I have a locus L of points (lat, long). And I would like to find N=10 points (let's call them warehouses) such that:

$$loss = \sum_{l \in L} maximum_{w \in W}(distance(l, w))^2 $$

is minimized.

Is there a documented algorithm or approach that solves this problem? Right now I am thinking Excel may be able to handle this task. However I have too much data for Excel and will need to implement this in Python / Pandas.

  • $\begingroup$ You haven't really defined what you mean by distance. If the points are close together then you may be alright using Euclidean distance but technically distance on a sphere (as with lat,lon) should use Haversine Distance. $\endgroup$ – Eumenedies Aug 14 '17 at 8:18

I can tell you how I would do it, but there is almost certainly a faster implementation.

Assuming you start with, for each point in $L$, the distances to each warehouse, $w \in W$. These distances should be calculated by the haversine formula.

You can find the distance to the $N$th closest point in $w$ by using the quickselect algorithm. This is very similar to the quicksort algorithm but only sorting the parts that you care about. The average case for quickselect is $O(N)$ but you'll need to repeat for each $l \in L$.

Note that, since the square is monotonic for positive distances, you only need to minimise

$$\sum_{l \in L} maximum_{w \in W}(distance(l, w)) $$

I found a handy implementation of the quickselect algorithm on KoderDojo

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  • $\begingroup$ "you only need to minimise..." - but this is the main problem here - how to minimize that expression? $\endgroup$ – VividD Aug 14 '17 at 13:53
  • $\begingroup$ Just pointing out that it is not necessary to square the haversine distances which might save a bit of time. If you were using Euclidean distance then it would be less complex to leave them as squared distance but I believe haversine gives you the distance rather than squared distance. $\endgroup$ – Eumenedies Aug 14 '17 at 14:23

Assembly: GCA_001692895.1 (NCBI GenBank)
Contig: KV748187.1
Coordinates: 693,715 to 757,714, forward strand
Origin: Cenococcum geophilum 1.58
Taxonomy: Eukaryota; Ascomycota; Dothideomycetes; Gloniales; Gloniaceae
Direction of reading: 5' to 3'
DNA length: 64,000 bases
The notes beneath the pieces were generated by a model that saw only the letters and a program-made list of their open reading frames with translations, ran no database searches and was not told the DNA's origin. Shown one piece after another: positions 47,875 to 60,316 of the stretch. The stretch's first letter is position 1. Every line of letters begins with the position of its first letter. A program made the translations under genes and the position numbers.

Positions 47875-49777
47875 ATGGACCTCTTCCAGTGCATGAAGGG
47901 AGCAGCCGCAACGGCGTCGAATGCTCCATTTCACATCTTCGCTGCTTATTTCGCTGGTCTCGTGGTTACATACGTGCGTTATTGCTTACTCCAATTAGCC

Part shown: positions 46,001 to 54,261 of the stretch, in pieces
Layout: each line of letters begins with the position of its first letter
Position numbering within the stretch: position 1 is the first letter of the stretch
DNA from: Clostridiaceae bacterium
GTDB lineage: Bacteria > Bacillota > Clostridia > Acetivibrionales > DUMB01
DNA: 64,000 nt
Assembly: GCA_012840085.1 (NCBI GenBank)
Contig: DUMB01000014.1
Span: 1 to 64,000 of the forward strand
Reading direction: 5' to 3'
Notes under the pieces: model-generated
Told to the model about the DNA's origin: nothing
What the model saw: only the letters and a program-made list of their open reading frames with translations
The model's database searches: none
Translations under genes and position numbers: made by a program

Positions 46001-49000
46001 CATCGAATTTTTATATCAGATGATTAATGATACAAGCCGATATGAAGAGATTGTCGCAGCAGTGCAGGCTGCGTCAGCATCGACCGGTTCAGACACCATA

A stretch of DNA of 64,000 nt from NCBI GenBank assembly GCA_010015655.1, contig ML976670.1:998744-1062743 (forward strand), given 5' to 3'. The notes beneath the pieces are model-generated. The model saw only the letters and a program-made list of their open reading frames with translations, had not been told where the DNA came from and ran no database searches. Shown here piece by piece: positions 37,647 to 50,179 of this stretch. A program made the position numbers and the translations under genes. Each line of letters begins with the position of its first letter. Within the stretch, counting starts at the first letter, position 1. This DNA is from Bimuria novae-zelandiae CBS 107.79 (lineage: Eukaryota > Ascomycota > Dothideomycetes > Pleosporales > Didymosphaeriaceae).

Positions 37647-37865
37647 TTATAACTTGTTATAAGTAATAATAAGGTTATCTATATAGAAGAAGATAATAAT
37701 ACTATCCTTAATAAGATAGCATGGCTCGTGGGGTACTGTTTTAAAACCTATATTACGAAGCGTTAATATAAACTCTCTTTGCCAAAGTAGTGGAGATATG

Scipy has tools most most of this already.

locations = train[['latitude', 'longitude']].values
center = locations.mean(axis=0)
warehouses = np.repeat(np.expand_dims(center, 0), 20, 0)
warehouses = warehouses.flatten()

def Distances(warehouses):
    warehouses = np.reshape(warehouses, [20, 2])
    distances = scipy.spatial.distance.cdist(locations, warehouses)
    closests = distances.min(axis=1)
    other_way = distances.min(axis=0)
    return np.append(closests, other_way)

x = scipy.optimize.least_squares(Distances, warehouses, verbose=2)
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  • $\begingroup$ If quickselect can be used here it will be a lot faster. $\endgroup$ – William Entriken Aug 14 '17 at 12:52
  • $\begingroup$ Nice find. However, I think minimax and least square optimization do not yield the same result. $\endgroup$ – VividD Aug 14 '17 at 13:51

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